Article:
Archived 2011-2012 topics: Ua Pou Monarch (Pomarea mira): reassess as Critically Endangered (Possibly Extinct)?

Initial deadline for comments: 31 January 2012.

BirdLife species factsheet for Ua Pou Monarch

Ua Pou Monarch Pomarea mira is currently listed as Extinct, and has been since it was elevated to species status in the 2006 Red List update. It is known only from the island of Ua Pou in the Marquesas, French Polynesia. After the last accepted record in March 1985, it was not located during 1989, 1990 or during intensive searches in 1998 and 1999 (Thibault and Meyer 2001), and was therefore considered extinct. Its decline was probably caused by habitat loss and degradation, owing to over-grazing and fires, and introduced species such as black rats Rattus rattus.

However, hopes that the species is extant have been raised by an unconfirmed but convincing report of an adult male observed on Ua Pou in 2010, and as a result surveys are planned for 2012 (P. Raust in litt. 2011). Following this report, it has been surmised that some individuals of this species may survive, although they may not survive as a population (P. Raust in litt. 2012). Any remaining birds may only number up to 10 and may consequently be difficult to locate and survey owing to reduced vocal activity.

In light of this information it is proposed that the species be reassessed as Critically Endangered (Possibly Extinct), on the basis of an increased likelihood that some individuals survive. Comments on this proposed category change and further information would be welcomed.


Thibault, J.-C. and Meyer, J.-Y. (2001) Contemporary extinction and population declines of the monarchs (Pomarea spp.) in French Polynesia, South Pacific. Oryx 35: 73-80.

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3 Responses to Archived 2011-2012 topics: Ua Pou Monarch (Pomarea mira): reassess as Critically Endangered (Possibly Extinct)?

  1. As “observations” by non professional observers of a distinctive black bird in forested areas are reccurent since the last 20 years this birds must be searched again on Ua Pou. SOP hopes to be able to survey the island in 2012.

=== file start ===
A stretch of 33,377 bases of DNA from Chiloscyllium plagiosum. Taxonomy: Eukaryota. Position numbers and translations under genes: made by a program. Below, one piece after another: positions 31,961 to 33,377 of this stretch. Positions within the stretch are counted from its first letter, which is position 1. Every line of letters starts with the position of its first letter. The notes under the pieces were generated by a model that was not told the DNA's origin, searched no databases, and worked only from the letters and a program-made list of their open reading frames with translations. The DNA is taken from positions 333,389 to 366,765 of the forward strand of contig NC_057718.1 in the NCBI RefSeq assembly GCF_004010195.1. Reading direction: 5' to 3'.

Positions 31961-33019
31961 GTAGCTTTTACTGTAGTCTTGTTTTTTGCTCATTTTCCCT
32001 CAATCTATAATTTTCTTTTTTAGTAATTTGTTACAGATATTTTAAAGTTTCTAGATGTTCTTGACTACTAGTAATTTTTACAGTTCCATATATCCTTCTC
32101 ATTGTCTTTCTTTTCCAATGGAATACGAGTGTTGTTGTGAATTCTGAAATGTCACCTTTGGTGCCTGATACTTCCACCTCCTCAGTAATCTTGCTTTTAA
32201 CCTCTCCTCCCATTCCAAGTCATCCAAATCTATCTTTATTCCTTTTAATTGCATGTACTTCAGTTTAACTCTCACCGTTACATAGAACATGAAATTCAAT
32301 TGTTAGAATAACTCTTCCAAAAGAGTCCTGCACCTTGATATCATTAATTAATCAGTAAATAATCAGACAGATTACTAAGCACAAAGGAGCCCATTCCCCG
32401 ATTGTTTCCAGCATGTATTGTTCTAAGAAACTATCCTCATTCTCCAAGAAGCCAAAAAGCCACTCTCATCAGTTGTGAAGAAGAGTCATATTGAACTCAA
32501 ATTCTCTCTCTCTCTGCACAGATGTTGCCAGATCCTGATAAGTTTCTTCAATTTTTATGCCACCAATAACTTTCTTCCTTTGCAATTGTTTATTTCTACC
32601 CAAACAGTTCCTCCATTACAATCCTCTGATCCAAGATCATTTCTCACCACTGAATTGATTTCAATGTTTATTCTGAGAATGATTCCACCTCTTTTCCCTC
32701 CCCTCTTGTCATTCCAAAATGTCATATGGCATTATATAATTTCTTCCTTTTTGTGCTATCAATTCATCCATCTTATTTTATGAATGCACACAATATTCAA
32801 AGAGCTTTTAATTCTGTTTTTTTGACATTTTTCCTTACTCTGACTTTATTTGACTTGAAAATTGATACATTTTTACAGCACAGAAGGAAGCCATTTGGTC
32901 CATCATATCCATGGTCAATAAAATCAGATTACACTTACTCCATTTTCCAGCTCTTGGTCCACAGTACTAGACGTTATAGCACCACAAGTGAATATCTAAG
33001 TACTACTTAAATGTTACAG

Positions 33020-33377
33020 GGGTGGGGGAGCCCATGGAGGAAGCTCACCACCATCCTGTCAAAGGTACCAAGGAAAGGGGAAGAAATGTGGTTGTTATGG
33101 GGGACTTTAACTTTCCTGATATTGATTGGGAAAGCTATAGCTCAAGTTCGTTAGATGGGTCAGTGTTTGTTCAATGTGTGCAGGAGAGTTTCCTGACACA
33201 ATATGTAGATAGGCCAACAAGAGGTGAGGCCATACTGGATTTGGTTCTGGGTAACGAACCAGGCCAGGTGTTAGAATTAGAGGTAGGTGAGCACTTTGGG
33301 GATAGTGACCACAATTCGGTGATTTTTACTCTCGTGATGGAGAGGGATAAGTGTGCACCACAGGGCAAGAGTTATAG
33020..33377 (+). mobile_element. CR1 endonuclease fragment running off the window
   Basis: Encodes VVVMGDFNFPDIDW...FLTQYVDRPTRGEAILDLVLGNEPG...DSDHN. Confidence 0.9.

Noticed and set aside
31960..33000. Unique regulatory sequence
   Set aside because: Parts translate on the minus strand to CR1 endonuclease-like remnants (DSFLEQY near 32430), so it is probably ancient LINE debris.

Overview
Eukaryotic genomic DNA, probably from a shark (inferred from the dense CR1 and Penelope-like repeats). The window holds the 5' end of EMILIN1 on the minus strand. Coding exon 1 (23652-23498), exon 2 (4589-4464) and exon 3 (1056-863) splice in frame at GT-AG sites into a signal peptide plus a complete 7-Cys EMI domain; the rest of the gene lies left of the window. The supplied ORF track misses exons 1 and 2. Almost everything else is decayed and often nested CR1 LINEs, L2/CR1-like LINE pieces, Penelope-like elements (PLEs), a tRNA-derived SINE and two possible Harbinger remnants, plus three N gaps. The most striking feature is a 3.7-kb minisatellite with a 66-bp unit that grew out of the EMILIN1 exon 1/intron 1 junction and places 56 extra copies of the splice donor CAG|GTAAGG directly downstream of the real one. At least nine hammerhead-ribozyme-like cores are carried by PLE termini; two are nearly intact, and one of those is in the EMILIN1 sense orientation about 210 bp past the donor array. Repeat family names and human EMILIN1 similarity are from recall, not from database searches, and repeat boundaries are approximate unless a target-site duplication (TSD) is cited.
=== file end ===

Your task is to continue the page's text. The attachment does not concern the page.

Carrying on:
Note that there are also one testimony related to Pomarea fluxa on Eiao in 2005.

  2. I was searching to raise fund for the Tahiti Monarch near French Polynesian Society when I speak with a girl working for Air Tahiti Nui. I described the special behaviour of the Tahiti Monarch : a confiant species which stay sometime at two meters of you, singing, whereas most other (and introduced) birds flee. She said to me that she already see the species but on Ua Pou !, two years ago while crossing the island. She was lost and find a small black bird singing at two meters from her. he remained 5 minuts with her and perched at different places during this encounter. I sent to her a picture of an adult Tahiti Monarch, and she said it was the same bird (Male P. mira were fully black as P nigra of more than 3 years). I also called his guide and asked him to try to find this bird but he didn’t. He just described me a small black bird which never perch (probably a swallow) .We probably get fund for go (we are waiting for the answer, the project is pre-selected, we will be sure in one month, not before) and if it is the case, we will check by our self if the species is still present or not, at least near the last position the bird was see.
    With a 17 years life’s hope and the size of the island, the survival of some last males is not surprising (but may be he is dead now) however, the hope to find a remaining (or fertile) female is very low as we see in Tahiti and Fatu Hiva monarchs that females are first victims of black rats.

  3. Joe Taylor says:

    The following comments were received from Jean-yves Meyer on 28 January 2012:

    a short answer from Mayotte island in the Indian Ocean (will be back to Tahiti next week) : I’m not awared of this recent observation and possible presence of Pomarea mira on Ua Pou. The identity of the Pomarea species should be scientifically confirmed first. I have personnally recorded the Marquesan endemic lorikeet Vini ultramarina on Nuku Hiva and Ua Pou where this species is supposed to be extinct in those two islands, these birds were probably recent natural introductions from the neighboring island of Ua Huka where it is still common (no black rat). There is a Pomarea (iphis) which is also relatively common in Ua Huka, and might “recolonize” Ua Pou…

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